Fiction Saturday – “Haight Street” -Continued – Part Three
Fiction Saturday – “Haight Street” -Continued
Fiction Saturday – “Haight Street” -Continued
She slept through the rest of the night deeply and motionless. When she awoke, the morning sun was coming over the treetops in Buena Vista Park across the street from 1298 Haight Street. Apartment Number 6 was warm and this newcomer to the California Dream knew that there were things to do, memories to be created.
The floors in San Francisco are as hard as anywhere else. One night sleeping on the whiskey colored wood was enough to establish the purchase of a bed as priority number one.
The next night she would sleep on crisp white sheets with soft new pillows and warm blankets to enhance her peaceful dreams.
Her alarm clock on her second morning on Haight Street was a chorus of sharp cries and squawks from outside the bay window. She opened her eyes and slowly focused on the world just in time to see streaks of red, green and blue flash across her field of vision.
She learned later that, years ago, no one remembers exactly when, a number of parrots kept as pets either escaped their cages or were abandoned by shortsighted owners. These parrots soared into the palm and eucalyptus trees of San Francisco and sired new flocks throughout the city. In the mornings and at sunset they spread pallets of color in the air as they soared and glided across the urban landscape. St. Francis would be pleased.
With the morning sun washing through her windows, Marlee drifted lazily in that creamy pool between asleep and awake. Dreaming still, but becoming aware of the world around her. Sounds and motions incorporated into those last minute dreams and cozy never felt so good. The transition from the one world to the other became a luxurious slide of absolute sensory perfection where everything was as it should be and there was no need to hurry.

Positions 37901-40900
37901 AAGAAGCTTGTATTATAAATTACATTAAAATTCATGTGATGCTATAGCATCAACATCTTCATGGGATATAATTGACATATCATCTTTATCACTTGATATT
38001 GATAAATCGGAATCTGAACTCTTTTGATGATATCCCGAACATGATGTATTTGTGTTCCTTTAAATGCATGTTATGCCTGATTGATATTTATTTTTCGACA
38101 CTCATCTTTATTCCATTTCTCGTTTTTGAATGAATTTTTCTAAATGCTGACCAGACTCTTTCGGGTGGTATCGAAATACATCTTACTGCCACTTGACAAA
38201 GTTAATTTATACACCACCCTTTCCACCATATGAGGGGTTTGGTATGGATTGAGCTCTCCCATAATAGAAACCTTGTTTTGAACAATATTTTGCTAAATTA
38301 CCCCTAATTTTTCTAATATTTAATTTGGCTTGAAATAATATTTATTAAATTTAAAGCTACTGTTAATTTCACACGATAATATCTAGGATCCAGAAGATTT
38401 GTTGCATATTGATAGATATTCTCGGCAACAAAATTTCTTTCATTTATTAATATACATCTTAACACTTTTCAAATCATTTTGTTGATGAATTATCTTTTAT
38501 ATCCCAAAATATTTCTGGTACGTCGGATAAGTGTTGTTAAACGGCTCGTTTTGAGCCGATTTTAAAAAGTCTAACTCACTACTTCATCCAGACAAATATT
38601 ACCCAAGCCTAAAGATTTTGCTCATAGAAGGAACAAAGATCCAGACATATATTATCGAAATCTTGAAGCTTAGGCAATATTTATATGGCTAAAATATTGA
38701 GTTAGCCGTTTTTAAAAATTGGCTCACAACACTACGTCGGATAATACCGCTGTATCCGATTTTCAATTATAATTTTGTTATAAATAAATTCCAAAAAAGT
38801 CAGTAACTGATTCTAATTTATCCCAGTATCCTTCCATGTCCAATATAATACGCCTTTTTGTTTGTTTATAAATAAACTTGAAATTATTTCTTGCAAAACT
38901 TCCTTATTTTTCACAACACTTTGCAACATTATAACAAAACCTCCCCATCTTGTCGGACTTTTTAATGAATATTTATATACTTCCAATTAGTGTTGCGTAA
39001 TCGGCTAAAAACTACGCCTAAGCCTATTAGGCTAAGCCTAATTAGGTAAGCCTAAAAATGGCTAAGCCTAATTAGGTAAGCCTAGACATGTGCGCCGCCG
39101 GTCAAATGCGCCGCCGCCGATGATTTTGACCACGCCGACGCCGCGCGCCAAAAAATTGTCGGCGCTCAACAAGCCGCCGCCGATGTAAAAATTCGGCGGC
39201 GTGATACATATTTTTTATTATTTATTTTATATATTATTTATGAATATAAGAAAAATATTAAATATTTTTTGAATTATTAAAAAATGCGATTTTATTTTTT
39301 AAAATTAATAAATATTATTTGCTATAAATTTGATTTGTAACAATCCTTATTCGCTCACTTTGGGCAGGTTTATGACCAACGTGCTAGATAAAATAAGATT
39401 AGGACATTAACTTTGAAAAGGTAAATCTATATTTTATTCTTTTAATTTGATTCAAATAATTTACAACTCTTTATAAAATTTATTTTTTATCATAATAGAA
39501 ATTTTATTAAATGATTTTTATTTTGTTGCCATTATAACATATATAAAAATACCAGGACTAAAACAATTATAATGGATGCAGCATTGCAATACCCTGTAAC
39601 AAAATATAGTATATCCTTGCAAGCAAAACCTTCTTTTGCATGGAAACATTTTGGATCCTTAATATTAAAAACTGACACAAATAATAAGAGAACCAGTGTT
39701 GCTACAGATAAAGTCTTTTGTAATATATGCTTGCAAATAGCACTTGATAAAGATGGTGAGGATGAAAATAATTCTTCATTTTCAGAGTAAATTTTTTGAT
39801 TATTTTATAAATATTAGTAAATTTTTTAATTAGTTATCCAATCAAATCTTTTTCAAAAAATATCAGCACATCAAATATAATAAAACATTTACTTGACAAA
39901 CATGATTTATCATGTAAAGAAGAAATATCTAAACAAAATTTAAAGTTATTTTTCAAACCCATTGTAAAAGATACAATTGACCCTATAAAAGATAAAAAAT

1298 Haight Street was an old building by San Francisco standards. Built just before the 1906 earthquake and fire that redrew the city map, the pale pink stucco and terra cotta tiled roof made an imposing presence on the corner of Haight and Central. Four stories tall it dominated the corner of Haight and Central. It marked the start of the commercial section of the Upper Haight neighborhood. For the next seven blocks there were shops and galleries that catered to the tourists who were looking for traces of The Summer of Love to take back home to where that Summer was only 1967.
Inside apartment #6, standing in front of the long mirror hung over the bathroom door, Marlee combed out her hair. She had let it grow out to shoulder length, straight and pale blonde, almost white. When taken with her translucent skin it made people think that she was Swedish, but her ancestry was Welsh. Welsh, with some Viking invader blood 1000 years old in the mix. Her eyes were green, almost the shade of the ocean just before it drops off into the deep.
5’8” tall and slim, “boyish” her 10th grade Phys. Ed. teacher had called her. It was never a figure that made men turn their heads as she walked by. Her fine blonde hair and the music in her hips did that.
Her wardrobe was distinctly Midwest Rust Belt plain. It was excessively Earth-toned for a young attractive blonde in California, but she perked up her look with a vibrant scarf and some jewelry. It would do, she thought, as she opened the front gate, set to meet her new neighborhood.